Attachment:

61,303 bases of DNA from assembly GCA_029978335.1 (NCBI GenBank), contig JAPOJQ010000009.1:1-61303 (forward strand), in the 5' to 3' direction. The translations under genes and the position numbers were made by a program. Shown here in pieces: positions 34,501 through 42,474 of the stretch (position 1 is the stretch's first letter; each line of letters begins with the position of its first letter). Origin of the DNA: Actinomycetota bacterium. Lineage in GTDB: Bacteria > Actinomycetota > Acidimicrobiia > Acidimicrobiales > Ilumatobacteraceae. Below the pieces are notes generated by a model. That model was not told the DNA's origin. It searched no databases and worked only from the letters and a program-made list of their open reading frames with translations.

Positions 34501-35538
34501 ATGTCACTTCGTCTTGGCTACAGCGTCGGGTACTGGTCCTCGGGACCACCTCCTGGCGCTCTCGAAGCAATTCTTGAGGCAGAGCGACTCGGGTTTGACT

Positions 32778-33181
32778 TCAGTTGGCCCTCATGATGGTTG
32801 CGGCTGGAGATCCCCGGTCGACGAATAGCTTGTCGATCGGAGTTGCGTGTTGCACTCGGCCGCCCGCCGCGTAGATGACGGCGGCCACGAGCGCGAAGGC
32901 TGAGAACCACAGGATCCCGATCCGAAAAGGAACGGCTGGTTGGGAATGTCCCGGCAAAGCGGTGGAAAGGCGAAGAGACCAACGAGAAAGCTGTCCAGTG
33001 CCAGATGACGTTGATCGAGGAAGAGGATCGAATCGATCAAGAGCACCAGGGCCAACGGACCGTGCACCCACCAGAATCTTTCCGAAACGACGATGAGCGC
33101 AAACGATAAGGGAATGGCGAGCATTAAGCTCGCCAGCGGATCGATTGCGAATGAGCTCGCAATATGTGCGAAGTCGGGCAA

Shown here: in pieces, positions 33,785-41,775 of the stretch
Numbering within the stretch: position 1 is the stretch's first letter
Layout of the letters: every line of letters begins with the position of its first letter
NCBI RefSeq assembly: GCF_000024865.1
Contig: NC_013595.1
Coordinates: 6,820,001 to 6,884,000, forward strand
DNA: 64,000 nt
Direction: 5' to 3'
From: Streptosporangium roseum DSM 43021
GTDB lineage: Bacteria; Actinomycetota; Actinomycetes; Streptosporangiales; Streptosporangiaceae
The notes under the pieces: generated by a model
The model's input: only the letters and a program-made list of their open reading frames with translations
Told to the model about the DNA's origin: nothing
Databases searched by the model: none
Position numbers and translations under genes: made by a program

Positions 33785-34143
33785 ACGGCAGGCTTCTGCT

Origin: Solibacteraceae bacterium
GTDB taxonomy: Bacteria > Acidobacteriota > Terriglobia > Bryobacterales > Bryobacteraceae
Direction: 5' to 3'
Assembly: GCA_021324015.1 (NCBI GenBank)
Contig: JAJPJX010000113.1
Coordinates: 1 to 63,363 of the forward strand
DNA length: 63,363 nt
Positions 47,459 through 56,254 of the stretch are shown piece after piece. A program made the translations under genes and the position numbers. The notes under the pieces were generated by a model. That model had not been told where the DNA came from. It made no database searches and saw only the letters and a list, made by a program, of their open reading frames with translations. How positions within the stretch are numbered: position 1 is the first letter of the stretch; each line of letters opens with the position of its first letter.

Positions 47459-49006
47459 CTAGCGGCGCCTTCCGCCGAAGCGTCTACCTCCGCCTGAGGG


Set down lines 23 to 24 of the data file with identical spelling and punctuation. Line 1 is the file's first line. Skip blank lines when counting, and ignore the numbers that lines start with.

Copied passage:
Databases searched by the model: none
Position numbers and translations under genes: made by a program